Edgar Cayce’s Community
By June Bro
My memory of the way in which Edgar and Gertrude Cayce, and Gladys Davis conceived their work and went about their business of giving helpful, sometimes life-saving counsel to thousands of people was simply this: they felt called by God to a peculiar but wondrous vocation. It wasn’t approved by the churches or academia or society in general, but though it hurt sometimes, they were never daunted by the snub.
I remember the time that Miriam Bright, a woman from the Methodist Church, came over with a pie for the Cayces. Harmon and I had been invited to her home several times and her family was full of questions about Cayce and his work. We had plenty of stories to tell them. Tears streamed down Gertrude’s face as she thanked our friend Miriam for the friendly gesture. No one in the city of Virginia Beach had ever come over with a neighborly “glad you’re here” kind of gift for them.
But they had a devoted community. Edgar was a charming extrovert. He loved people: loved being around them, loved telling his stories. He loved hearing from people who had gotten readings, and answered many of the letters himself. He loved talking with people on the phone, too. I remember one night Harmon had forgotten something in the office. As we walked in, we saw Edgar pacing up and down in his study, saying over and over again, “Thank you God, thank you God, thank you God.” He told us that he had just hung up the phone after a woman had called to tell him the good news that his reading had saved her son’s life.
Edgar felt a close kinship with the people for whom he had given readings, especially those who followed up and let him know what worked and what didn’t. He loved it when Study Group #1 came to visit. They had worked together for years and knew each other intimately. There was a huge potluck dinner each time they came and Hannah Miller brought her famous home-baked bread—according to reading 404-1, she had baked unleavened bread for temples and altars in a past life in Egypt. Some of this bread was also buried with the dead, and could still be found intact. For Edgar’s birthday in 1944, I baked a cake and the Study Group members brought the rest of the goodies, all fixed according to the Cayce readings. Edgar beamed the whole time they were together. This was Edgar’s community: his family; Gladys who was as close as any immediate family member; the members of the first Study Group; the people who were grateful for their readings and kept in touch; those who attended the A.R.E. Congress; his adult Sunday school class at the Presbyterian Church; and the Board and staff of the A.R.E.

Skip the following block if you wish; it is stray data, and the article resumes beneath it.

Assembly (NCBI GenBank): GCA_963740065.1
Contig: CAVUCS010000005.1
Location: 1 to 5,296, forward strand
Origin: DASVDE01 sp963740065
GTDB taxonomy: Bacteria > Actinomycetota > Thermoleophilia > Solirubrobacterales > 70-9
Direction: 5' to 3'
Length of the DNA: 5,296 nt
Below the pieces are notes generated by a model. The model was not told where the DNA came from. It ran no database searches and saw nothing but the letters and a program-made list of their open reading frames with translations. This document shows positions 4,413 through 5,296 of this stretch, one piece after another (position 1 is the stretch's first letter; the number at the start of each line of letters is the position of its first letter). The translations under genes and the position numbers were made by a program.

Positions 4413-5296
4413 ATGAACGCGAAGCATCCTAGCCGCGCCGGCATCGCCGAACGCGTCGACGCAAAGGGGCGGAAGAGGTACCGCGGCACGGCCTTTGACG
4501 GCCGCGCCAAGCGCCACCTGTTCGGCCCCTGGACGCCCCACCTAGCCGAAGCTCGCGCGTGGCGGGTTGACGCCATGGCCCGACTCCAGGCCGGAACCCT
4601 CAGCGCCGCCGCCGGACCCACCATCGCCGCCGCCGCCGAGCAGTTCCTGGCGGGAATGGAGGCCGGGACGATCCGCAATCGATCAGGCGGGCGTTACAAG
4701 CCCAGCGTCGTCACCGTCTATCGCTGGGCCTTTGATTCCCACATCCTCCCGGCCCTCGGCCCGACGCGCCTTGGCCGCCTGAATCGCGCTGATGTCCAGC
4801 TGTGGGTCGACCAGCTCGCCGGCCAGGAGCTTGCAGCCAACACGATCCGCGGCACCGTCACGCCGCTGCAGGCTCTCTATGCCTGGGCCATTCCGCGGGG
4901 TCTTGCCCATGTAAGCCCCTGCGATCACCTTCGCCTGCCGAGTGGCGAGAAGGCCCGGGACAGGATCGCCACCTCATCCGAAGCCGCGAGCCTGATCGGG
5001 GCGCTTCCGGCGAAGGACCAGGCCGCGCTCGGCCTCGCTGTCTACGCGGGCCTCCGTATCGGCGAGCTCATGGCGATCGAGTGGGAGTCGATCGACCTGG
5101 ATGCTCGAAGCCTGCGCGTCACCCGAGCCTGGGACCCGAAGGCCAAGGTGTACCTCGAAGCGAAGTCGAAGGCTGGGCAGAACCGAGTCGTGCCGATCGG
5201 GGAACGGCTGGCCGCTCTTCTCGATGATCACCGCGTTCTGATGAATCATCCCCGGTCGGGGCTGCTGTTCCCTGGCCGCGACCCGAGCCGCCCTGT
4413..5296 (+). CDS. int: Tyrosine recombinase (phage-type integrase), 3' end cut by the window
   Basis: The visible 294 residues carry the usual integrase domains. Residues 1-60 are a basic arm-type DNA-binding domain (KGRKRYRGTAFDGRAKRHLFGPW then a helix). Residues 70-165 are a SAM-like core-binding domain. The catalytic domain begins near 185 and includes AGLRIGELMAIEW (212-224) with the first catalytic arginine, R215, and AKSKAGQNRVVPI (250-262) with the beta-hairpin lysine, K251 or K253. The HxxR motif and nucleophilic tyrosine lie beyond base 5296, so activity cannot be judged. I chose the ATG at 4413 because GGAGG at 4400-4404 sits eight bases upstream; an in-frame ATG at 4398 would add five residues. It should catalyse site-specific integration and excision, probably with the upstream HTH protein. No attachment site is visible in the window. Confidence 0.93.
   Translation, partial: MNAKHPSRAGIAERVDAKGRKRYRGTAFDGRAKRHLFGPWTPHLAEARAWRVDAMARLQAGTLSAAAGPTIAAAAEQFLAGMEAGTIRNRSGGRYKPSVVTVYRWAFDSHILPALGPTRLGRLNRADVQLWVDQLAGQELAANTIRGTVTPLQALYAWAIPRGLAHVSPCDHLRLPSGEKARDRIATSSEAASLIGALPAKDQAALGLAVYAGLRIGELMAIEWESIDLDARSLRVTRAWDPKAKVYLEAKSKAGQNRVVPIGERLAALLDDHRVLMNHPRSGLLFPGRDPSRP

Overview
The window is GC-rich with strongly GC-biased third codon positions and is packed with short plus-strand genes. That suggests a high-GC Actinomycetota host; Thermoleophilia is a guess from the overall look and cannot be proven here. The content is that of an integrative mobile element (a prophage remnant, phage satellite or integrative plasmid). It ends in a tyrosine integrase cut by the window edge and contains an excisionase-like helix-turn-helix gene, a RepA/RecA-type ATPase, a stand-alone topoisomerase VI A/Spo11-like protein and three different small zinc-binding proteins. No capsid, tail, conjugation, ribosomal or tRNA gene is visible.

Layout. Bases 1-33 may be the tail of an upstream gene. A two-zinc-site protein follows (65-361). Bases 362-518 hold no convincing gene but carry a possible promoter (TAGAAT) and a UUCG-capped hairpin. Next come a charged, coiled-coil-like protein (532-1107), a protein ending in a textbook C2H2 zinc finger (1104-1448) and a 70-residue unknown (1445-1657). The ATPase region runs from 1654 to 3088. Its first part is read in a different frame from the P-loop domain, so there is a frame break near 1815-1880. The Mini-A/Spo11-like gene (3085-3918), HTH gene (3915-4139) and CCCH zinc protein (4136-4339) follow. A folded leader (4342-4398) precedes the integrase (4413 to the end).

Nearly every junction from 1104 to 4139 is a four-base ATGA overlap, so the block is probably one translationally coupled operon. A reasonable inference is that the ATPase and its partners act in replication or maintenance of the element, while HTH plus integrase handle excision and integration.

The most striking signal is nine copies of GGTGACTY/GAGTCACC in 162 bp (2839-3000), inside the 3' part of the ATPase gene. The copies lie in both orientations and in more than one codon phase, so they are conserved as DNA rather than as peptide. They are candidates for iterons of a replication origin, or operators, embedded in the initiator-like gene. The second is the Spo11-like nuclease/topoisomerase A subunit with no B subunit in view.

Edgar knew community was important. Certainly his life as RaTa in Egypt where he taught people the concept of oneness—the oneness of God, the oneness of God’s children, the oneness of all creation, added to his love of community. It was an exciting culture with leaders from all over the world, coming to visit and learn. And in his lifetime as Lucius, Bishop of the church at Laodicea, he was concerned with building a disparate group of believers into communities trying to live Jesus’ teachings. They must have grown very close as they forged one new church community after another.
It all fits with Edgar’s emphasis that we are our brothers’ and sisters’ keepers. Locking arms with others and blessing them on their way is our command from the Creative Forces.
Dr. June Bro - June Avis Bro found her life deeply affected by working daily with Edgar Cayce. She has set about sharing her resultant interests with others as a pastoral counselor and as a minister, as well as by using her skills in the performing arts. She has a graduate ministerial degree from Andover-Newton Theological School in the Boston area, and a doctorate from Chicago Theological Seminary. In addition to teaching on six campuses while raising five children, she has been a research assistant at Harvard, lectured and held workshops in many cities, led overseas tours to the Near East and China, and served as pastor. A concert pianist, she has served on the music staff in churches of most of the major Protestant denominations and draws on her background in the arts to illuminate myths, symbols, and dreams.